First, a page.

“Man must evolve for all human conflict a method which rejects revenge, aggression and retaliation. The foundation of such a method is love.”
— Martin Luther King, Jr.
Conflict is inevitable, and it is the way in which we handle it that makes or breaks a situation or relationship. We believe that conflict can best be managed when all perspectives are heard, and we use a process of disciplined reflection to uncover the roots of conflict and its effect on those involved. Because everyone is given a chance to be heard, he or she feels more invested in resolving or managing the conflict. Servant-leaders manage conflict by:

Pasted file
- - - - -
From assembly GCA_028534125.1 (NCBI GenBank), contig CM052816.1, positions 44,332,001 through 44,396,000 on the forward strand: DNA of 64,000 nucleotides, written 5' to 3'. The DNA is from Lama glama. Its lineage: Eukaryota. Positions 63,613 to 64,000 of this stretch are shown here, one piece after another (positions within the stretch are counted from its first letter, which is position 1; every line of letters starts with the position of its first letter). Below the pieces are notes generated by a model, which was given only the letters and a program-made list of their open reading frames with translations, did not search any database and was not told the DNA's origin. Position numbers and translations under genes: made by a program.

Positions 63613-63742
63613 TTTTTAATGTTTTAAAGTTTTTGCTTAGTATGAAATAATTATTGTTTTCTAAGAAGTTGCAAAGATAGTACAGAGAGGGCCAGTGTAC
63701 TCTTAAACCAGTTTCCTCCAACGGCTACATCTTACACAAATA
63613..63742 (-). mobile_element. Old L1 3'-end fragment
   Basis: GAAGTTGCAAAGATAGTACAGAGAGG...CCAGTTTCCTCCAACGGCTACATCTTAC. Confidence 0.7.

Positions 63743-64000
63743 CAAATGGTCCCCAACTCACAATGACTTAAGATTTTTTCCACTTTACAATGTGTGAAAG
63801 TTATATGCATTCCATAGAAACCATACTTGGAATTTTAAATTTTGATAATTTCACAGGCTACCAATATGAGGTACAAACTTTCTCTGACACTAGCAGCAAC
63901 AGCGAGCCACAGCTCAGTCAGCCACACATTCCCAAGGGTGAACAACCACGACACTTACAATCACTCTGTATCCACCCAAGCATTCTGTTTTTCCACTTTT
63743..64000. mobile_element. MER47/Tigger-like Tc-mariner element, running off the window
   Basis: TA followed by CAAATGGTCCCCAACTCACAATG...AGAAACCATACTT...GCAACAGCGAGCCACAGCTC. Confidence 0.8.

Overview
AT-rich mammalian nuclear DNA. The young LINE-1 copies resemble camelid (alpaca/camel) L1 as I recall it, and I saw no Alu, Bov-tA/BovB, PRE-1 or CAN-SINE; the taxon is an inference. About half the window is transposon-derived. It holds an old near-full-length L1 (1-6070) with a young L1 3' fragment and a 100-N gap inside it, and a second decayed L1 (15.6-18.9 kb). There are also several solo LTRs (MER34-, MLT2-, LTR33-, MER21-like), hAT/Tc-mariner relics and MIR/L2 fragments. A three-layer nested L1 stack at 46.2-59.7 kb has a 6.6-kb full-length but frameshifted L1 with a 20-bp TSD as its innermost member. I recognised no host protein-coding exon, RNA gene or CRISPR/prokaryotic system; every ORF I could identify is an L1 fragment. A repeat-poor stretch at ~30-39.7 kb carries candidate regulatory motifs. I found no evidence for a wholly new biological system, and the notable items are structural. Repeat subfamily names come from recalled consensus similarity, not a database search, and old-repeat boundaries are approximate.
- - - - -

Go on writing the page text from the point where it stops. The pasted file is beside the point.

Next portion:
• honestly exploring the true sources of conflict;
• asking questions and being willing to be changed by the answers;
• summarizing and restating positions;
• accepting people even when disagreeing with positions;
• taking care that the group’s highest needs are being served;
• looking for learning opportunities; and
• understanding that conflict is normal and expected when working in a group and helping others understand this to reduce anxiety and fear related to conflict.
To help understand a conflict better, ask yourself the following questions:
• What was the visible conflict about and who was involved?
• What do you believe was the real source of the conflict?
• What might you have done to address the conflict if you had understood the source differently?
For more about conflict and servant-leadership, consult the Gabriel Center’s curriculum, Becoming a Servant-Leader.
Mark Elberfeld, President